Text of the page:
This has been the Ansible messaging since the journey began. As time has gone on, the definition of simple we’re talking about may have been misunderstood...
The Ansible simplicity is about being easy to understand, learn and share. It’s about people. The often peddled notion that “Ansible doesn’t scale past 500 hosts” is shadowed by the customers we have with over 100,000 nodes under management. But the idea that scale is purely about the number of hosts isn’t recognising the greater relevance. Scale is so much more, scale is about the context in your business.
What is scale?
When it comes to IT, conclusions about ‘scale’ usually equate to numbers of something technical. A frequent customer ask might go something like "We need Ansible to scale to 70,000 hosts".
Once we look into that number though, the reality is no technical operation will happen across them all at once. The jeopardy to a business of this size is too great to chance a failure of every system. Operations at large scale happen piecemeal for safety reasons – rolling updates are not only a safer way to operate, we see the results faster.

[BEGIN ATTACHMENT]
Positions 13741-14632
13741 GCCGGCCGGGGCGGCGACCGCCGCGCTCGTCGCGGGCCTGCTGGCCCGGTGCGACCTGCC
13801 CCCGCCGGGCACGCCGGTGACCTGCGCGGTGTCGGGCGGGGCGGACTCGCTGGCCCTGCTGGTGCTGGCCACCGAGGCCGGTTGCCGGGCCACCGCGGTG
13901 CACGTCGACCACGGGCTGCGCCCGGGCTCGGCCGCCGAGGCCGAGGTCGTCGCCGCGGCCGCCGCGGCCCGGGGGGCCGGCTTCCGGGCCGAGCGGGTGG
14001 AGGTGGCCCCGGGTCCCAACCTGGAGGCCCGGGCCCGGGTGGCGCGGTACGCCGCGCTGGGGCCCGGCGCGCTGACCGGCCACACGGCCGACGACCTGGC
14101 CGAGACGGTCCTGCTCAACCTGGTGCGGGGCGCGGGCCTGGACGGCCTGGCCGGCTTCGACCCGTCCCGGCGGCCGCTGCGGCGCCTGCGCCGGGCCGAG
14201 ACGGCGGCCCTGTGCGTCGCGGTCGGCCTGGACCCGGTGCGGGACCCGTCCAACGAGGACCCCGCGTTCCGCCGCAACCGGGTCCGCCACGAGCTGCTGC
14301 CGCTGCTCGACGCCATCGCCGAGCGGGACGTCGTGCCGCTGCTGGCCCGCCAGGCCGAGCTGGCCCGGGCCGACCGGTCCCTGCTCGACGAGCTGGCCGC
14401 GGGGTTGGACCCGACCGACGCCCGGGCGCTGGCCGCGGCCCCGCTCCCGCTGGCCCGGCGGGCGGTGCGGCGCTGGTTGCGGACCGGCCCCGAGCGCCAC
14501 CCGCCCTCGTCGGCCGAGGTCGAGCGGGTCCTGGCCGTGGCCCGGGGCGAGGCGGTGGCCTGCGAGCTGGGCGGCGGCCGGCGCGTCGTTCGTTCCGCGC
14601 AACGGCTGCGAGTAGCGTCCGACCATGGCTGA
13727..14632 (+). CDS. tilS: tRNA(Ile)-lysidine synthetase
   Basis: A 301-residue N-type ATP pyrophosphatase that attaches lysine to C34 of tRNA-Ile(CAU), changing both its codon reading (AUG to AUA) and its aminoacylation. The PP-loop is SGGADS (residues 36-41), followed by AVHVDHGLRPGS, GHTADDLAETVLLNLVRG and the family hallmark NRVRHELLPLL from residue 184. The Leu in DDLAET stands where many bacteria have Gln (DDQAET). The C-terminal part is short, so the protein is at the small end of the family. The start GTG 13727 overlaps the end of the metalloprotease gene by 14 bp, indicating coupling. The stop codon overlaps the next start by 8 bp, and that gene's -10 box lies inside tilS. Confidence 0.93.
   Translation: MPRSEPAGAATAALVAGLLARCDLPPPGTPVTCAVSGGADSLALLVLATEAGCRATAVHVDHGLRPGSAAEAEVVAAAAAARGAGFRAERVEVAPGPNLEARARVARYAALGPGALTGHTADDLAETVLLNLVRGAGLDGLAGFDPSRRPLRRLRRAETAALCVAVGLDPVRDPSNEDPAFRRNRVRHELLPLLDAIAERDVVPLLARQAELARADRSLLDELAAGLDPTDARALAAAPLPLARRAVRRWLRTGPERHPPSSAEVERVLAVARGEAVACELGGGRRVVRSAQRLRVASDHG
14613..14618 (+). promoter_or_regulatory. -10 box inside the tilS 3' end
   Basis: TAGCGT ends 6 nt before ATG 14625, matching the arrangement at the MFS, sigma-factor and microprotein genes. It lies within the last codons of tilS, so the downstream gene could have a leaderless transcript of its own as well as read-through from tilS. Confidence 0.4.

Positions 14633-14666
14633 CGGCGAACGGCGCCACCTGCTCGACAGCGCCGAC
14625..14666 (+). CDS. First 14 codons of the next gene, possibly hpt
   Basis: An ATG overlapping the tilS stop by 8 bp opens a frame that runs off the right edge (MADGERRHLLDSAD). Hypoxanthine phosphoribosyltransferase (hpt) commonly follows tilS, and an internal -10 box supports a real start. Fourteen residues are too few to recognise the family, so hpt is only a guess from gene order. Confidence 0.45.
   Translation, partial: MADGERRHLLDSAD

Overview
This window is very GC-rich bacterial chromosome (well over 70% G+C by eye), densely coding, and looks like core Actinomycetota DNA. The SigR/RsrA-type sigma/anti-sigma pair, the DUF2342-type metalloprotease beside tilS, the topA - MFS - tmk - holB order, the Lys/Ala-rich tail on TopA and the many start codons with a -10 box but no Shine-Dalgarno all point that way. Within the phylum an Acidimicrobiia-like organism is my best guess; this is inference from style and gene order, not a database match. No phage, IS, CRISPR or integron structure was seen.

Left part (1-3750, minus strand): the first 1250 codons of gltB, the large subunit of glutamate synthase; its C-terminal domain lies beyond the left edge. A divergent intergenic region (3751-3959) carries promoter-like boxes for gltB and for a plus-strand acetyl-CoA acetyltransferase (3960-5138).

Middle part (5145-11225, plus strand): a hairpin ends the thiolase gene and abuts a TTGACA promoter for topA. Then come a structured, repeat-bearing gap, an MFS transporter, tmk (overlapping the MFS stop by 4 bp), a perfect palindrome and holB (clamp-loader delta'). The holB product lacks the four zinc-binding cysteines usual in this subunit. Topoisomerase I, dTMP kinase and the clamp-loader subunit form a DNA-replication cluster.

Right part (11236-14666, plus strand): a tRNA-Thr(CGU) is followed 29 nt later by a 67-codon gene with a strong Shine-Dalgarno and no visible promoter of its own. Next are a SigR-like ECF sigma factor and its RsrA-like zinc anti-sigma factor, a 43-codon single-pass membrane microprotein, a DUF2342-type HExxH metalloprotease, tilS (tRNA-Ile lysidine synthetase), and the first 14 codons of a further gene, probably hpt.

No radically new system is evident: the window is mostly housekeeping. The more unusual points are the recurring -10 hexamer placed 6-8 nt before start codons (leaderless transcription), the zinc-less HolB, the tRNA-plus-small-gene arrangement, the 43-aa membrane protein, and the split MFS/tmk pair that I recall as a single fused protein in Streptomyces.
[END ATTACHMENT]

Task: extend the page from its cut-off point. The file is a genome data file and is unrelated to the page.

Business function, geography, application and networks all affect the big number, and all can be 'sliced up' in ways which minimise risk – with the added benefit of enabling large scale operation.
Looking at the other side of the equation, the technology itself, also carries nuance. A large and complex operation takes more resources – memory, compute, etc – compared to a small and simple task. The numbers of hosts we're able to operate on in parallel will change depending on the ask.